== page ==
Simon Stoker Archive - Canal Views
This photo gallery forms a part of the Simon Stoker Archive, a collection of images shared by the former General Manager of the Cromford Canal, Simon Stoker. The captions are his own.
Images marked (ADS) were taken by his late father, Dr. Desmond Stoker.
More images can be seen on the next page.
Please note that the galleries are due to be updated in the near future to use a better viewing system.
Click on any of the images to see a larger version.
This picture was taken in late 60's. It is a photo of Bridge 1 with the ground paddle in situ. (This was later removed because it was a hazard to boat towlines)
Looking through the newly built canopy at the top of Cromford Wharf. This was rebuilt to original photos by CCS and a job creation scheme. Our work boat is midground left and behind it are the "Duchess" and the floating dredger. On the right is the dismantled cast iron swingbridge rescued from Bull Bridge Aqueduct.
Cromford Wharf as found in late 60s. The small warehouse is behind the trees to the left. Note the brand new work punt that was suddenly unloaded by BWB (called the 'Lea Wood') by way of claiming possession of the canal. It disappeared just as suddenly!
Leawood Aqueduct. An 80 yard span, which carries the canal at approximately 260ft above sea level, and 30ft above the River Derwent. (ADS)
East of the Iron Aqueduct - This restored section has been breached several times since original construction. Notice the piles driven in down the left hand side of the canal. This picture was taken with the water almost at the point of overtopping.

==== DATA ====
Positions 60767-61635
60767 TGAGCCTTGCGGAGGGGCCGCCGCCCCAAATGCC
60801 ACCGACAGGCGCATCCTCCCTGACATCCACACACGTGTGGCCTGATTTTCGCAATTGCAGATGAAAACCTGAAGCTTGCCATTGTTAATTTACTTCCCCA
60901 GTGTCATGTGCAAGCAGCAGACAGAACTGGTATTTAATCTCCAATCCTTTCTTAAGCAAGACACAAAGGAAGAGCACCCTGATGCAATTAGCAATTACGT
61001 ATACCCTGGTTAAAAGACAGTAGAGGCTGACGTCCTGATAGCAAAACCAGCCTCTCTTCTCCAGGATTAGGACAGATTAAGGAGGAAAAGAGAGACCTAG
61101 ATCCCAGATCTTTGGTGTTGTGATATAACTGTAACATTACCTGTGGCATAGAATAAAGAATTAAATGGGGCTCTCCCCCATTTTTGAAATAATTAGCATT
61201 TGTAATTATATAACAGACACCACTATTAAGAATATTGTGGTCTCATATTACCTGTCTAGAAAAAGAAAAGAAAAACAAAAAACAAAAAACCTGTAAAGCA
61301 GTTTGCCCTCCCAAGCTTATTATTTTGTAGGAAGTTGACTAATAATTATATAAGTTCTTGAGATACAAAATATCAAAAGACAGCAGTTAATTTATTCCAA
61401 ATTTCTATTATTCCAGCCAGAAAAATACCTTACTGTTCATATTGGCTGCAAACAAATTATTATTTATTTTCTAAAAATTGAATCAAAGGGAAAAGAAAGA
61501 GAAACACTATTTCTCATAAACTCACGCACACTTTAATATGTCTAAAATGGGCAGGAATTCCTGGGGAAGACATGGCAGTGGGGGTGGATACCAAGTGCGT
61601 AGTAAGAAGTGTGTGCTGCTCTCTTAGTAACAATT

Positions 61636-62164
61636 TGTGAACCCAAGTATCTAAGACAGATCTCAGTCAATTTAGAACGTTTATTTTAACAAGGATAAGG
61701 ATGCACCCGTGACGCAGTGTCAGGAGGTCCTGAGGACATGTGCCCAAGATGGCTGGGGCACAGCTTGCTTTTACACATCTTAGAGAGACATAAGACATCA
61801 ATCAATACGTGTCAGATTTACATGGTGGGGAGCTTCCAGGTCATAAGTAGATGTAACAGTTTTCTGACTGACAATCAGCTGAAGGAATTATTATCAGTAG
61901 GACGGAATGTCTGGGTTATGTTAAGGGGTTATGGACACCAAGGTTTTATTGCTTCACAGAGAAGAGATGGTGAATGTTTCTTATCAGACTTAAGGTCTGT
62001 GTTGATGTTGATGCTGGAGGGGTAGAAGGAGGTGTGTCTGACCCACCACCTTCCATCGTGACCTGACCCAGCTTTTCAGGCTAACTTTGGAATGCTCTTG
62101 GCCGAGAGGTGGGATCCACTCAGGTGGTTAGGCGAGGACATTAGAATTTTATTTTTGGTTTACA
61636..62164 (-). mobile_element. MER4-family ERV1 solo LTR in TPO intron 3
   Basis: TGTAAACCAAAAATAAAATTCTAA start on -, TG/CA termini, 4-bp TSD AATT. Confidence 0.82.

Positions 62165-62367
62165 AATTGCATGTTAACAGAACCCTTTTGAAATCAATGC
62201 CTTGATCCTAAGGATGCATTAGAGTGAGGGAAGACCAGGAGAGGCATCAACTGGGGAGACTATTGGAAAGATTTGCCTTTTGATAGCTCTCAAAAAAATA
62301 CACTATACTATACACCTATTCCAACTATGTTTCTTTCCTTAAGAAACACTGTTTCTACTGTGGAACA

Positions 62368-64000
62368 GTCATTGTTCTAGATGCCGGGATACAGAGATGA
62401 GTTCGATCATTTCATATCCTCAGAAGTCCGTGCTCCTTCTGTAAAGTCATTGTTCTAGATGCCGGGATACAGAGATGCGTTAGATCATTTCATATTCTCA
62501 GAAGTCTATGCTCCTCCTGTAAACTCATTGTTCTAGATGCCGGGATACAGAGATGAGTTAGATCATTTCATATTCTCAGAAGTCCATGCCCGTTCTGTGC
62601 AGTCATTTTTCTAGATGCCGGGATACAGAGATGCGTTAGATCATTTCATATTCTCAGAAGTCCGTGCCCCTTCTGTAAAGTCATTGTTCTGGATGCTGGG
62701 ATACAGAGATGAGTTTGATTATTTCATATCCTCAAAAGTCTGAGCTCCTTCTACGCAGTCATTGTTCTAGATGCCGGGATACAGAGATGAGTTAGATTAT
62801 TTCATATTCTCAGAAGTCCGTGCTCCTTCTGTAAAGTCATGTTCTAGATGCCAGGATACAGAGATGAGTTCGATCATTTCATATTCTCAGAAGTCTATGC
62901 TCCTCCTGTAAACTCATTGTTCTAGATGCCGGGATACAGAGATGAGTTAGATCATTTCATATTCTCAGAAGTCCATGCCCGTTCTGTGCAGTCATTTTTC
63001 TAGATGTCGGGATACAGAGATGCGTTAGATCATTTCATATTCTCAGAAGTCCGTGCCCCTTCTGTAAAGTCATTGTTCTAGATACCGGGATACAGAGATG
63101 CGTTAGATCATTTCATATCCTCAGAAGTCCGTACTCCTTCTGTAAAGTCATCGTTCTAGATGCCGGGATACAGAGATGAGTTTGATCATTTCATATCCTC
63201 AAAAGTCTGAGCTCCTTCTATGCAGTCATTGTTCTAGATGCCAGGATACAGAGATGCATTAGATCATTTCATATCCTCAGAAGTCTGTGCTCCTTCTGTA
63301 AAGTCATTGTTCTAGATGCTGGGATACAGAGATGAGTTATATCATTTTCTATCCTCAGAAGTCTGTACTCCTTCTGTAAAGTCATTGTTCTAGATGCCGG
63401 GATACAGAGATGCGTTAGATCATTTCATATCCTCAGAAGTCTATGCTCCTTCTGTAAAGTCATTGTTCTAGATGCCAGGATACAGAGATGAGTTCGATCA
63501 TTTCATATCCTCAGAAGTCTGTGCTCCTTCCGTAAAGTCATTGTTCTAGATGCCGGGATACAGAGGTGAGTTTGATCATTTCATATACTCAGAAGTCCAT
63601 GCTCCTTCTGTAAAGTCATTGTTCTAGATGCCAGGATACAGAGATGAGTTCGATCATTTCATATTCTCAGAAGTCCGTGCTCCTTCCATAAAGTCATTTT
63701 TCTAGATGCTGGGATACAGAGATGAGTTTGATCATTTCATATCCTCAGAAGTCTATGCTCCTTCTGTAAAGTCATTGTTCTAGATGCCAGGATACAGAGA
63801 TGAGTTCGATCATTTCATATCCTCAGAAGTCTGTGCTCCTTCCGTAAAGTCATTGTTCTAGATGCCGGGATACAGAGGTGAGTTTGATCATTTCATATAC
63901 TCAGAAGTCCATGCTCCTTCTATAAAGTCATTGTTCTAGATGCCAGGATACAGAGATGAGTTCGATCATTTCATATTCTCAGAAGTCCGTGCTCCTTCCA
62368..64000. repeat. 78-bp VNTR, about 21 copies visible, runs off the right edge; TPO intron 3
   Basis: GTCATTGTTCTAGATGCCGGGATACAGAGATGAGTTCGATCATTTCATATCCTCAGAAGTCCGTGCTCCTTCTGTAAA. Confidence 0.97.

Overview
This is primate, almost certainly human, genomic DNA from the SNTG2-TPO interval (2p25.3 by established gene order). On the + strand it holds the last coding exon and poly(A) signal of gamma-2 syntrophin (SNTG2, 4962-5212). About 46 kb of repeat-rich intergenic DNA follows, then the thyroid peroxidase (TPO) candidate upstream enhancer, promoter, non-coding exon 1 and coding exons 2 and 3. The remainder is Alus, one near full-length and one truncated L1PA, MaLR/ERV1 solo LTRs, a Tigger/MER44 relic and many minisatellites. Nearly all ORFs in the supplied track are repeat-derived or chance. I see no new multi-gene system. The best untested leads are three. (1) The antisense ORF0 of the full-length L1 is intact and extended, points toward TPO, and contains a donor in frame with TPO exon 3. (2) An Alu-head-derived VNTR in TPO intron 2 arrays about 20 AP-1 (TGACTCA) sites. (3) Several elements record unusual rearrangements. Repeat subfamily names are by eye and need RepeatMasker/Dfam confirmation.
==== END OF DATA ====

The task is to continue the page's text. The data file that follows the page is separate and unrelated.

February 1979 - this was taken at sunrise on a hard winter. Note absence of canopy and also that the water was only frozen to the end of the wharf. Where the main feed entered it never froze as the supply was mainly out of the ground via soughs. [We later discovered the original culvert which fed water directly to the main wharf, just past the canopy on right. This was reinstated by way of 2 X 4" pipes which supplied warmer water to main line and thus prevented freezing.]
High Peak Junction, immediately east of Bridge 2, before the trail had been properly developed. (ADS)
This was the mess left when STWA cut through the canal to lay their pipeline to the Ogston Reservoir. The new pumping station was built just above and to the right of the offside bank. Pressure from us and others eventually managed to get them to clear the spoil - with a dragline which also nearly ruined the canal! (ADS).